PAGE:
Allanah Colley: Engaging with the UN from afar

Earlier this year, I had the wonderful opportunity to attend the United Nations Commission on the Status of Women conference in New York thanks to AYLI. 

Since then, my eyes have been opened to how we can still engage with the United Nations and international community from afar.  Just this week, I prepared an oral statement which (despite technical difficulties) was read to the United Nations Committee on the Convention on the Elimination of All Forms of Discrimination against Women (CEDAW) at its 70th session in Geneva.

The statement discusses sexual harassment and encourages the CEDAW Committee to hold the New Zealand Government to account for failing to prevent and respond to the behaviour, which is rife in our workplaces.

My statement is reproduced below.

We pride ourselves on being a country that stands up for gender equality.  Yet, in this statement, I will address the prevalence of workplace sexual harassment and bullying in New Zealand and our Government’s failure to prevent and respond to this.

Sexual harassment breaches Articles 5(a) and 11(1)(f) of CEDAW. This behaviour and the cultures that allow it to flourish are rooted in prejudice against women. It breaches our right to safety in our workplaces.

Every day New Zealand women continue to experience sexual harassment and bullying in our workplaces that regularly goes unnoticed, unreported and ignored.  In New Zealand’s most recent periodic report to this Committee and the issues paper on New Zealand from the Committee, there is no mention of sexual harassment in our workplaces specifically and the effect this has on women and other minorities.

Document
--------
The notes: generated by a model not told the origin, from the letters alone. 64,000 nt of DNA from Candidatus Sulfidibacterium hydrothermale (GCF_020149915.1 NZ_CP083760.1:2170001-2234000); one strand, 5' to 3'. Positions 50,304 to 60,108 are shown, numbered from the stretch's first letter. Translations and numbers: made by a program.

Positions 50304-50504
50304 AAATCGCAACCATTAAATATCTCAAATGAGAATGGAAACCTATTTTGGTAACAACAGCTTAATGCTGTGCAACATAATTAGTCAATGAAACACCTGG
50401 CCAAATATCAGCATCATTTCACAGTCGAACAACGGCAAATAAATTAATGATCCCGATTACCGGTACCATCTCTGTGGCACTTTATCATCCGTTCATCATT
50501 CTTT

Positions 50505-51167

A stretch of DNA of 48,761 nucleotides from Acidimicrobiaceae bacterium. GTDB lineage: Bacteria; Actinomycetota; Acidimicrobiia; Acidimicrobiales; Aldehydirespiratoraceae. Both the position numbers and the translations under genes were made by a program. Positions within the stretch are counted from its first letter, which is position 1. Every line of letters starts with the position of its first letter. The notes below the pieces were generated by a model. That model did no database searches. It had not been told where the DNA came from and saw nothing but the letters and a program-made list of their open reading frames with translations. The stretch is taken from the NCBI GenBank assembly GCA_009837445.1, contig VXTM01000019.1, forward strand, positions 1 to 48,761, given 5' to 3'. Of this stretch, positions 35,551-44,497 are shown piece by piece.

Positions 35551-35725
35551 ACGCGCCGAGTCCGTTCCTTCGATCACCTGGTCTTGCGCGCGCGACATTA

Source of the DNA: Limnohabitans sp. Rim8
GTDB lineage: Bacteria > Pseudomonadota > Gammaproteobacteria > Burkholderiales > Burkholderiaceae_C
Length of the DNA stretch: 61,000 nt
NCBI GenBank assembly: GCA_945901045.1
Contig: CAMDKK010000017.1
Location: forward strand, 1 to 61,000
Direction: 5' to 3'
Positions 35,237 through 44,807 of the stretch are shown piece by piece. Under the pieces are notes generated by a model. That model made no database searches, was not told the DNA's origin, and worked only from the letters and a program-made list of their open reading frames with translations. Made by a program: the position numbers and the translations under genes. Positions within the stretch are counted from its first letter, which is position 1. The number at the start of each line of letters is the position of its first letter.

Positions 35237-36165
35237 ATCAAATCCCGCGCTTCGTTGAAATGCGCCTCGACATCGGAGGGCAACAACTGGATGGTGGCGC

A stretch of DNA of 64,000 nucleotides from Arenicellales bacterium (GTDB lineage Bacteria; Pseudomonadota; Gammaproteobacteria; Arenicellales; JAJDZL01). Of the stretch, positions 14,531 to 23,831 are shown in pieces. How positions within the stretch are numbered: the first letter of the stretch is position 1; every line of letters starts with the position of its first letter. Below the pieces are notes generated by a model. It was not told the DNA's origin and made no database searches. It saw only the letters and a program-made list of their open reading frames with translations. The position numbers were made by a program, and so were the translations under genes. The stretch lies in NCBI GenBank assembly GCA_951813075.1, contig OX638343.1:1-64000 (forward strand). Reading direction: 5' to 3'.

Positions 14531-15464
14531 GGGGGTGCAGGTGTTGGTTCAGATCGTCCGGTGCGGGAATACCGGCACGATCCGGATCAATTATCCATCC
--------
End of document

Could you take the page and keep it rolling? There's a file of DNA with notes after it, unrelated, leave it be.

There is insufficient data about how prevalent sexual harassment is. However, over the last ten years, independent reviews and inquiries have found this behaviour to be rife in various industries, including the New Zealand Police, Defence Force, the Human Rights Commission, the medical profession, the legal profession and one large, national law firm in particular. In my own profession, 40 per cent of female lawyers, and 55 per cent of female lawyers under the age of 30, have been sexually harassed in the last five years. And that is just the tip of the iceberg. Recently, the New Zealand Law Society President described sexual harassment and bullying as “a serious and systemic cultural problem in our profession.”

Yes, there are laws prohibiting sexual harassment. Sexual harassment is unlawful under the Human Rights Act 1993 and the Employment Relations Act 2000. The Harmful Digital Communications Act 2014 makes sexual comments or behaviour in digital form unlawful.

However, the Government has not effectively enforced these laws. And each profession has been left to deal with the issue themselves. Employers need to be held accountable for these unsafe workplaces by existing regulatory bodies and government agencies, but they are not currently. There are no structural supports or incentives to respond to this issue. There is no accountability.

With the rise of the #MeToo movement, now more than ever, it is time this problem was finally treated as a gender equality issue.

We wish to recommend that:

  1. The Government and employers are held to account for failing to prevent and respond to sexual harassment in New Zealand workplaces.  This is a breach of articles 5(a) and 11(1)(f) of CEDAW.

  2. In future, this Committee requires the Government to report on what measures it is taking to prevent and respond to sexual harassment in New Zealand workplaces.

Tēnā rawa atu koe. Thank you.

All posts by Institute delegates reflect their own thoughts, opinions and experiences.

Posted on July 11, 2018 and filed under CSW62 2018.